Women smoking nowadays are far more likely to die as a result of their habit than they were in the 1960s, according to a new study.
Changing habits such as starting earlier and smoking more cigarettes have been blamed for the dramatically increased risks of lung cancer.
The trends, reported in the New England Journal of Medicine, show death rates in women have caught up with men.
The study looked at data from more than two million women in the US.
The first generation of women smokers started during the 1950s and 60s. In those early years, women who smoked were nearly three times more likely to die from lung cancer as people who had never smoked.
Looking at medical records from women between 2000-2010 showed they were 25 times more likely to die from lung cancer than their non-smoking friends.
It follows a similar pattern in men, who reached a similar level in the 1980s.
Lead researcher Dr Michael Thun said: "The steep increase in risk among female smokers has continued for decades after the serious health risks from smoking were well established, and despite the fact that women predominantly smoked cigarette brands marketed as lower in 'tar' and nicotine.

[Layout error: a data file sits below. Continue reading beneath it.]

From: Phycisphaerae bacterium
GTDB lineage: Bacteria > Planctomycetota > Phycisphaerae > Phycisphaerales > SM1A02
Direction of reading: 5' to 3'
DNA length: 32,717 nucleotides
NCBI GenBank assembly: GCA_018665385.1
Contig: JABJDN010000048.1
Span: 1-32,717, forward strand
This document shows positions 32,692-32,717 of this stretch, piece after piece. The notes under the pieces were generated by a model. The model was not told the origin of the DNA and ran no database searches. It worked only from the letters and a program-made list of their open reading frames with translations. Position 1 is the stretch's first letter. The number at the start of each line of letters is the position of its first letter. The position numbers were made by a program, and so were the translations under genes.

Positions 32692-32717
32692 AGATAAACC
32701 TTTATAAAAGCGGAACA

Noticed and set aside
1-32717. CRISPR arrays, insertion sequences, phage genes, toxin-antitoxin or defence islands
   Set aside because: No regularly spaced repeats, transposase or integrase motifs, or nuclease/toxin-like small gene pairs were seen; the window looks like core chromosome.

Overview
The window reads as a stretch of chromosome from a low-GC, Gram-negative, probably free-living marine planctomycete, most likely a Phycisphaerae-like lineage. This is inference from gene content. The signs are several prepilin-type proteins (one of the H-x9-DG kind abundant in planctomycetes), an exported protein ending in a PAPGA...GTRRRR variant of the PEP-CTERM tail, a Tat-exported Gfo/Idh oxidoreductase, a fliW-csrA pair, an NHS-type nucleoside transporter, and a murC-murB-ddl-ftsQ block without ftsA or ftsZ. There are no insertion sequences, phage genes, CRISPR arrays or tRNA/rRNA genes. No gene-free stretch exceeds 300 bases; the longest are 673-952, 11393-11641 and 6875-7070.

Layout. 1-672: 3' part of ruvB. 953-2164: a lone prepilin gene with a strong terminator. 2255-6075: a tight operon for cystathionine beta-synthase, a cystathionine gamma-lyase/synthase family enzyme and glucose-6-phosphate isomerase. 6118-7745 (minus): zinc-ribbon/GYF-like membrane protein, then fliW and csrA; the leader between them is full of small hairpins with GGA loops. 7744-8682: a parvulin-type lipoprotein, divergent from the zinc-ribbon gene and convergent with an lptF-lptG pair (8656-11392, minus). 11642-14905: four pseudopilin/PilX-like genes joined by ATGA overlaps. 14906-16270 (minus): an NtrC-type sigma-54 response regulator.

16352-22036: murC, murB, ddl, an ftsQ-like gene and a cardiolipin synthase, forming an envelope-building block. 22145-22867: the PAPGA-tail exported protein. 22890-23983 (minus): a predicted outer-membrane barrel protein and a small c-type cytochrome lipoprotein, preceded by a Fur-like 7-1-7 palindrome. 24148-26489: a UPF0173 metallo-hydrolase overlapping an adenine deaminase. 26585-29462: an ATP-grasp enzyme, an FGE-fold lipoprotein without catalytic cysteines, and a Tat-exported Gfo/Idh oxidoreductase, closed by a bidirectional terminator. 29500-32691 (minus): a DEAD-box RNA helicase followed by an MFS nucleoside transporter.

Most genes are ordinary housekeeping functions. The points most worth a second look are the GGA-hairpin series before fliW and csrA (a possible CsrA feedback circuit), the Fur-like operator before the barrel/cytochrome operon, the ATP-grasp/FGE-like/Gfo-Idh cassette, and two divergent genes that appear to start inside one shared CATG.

"So not only did the use of cigarette brands marketed as 'Light' and 'Mild' fail to prevent a large increase in risk in women, it also may have exacerbated the increase in deaths from chronic obstructive lung disease in male smokers, since the diluted smoke from these cigarettes is inhaled more deeply into the lungs of smokers to maintain the accustomed absorption of nicotine."
Research published last year suggested that lifelong female smokers died a decade earlier than those who never started.
However, those who gave up by the age of 30 almost completely avoided the risks of dying early from tobacco-related diseases with those stopping by 40 died a year younger.
Speaking after that study, Prof Sir Richard Peto, at Oxford University, said "If women smoke like men, they die like men."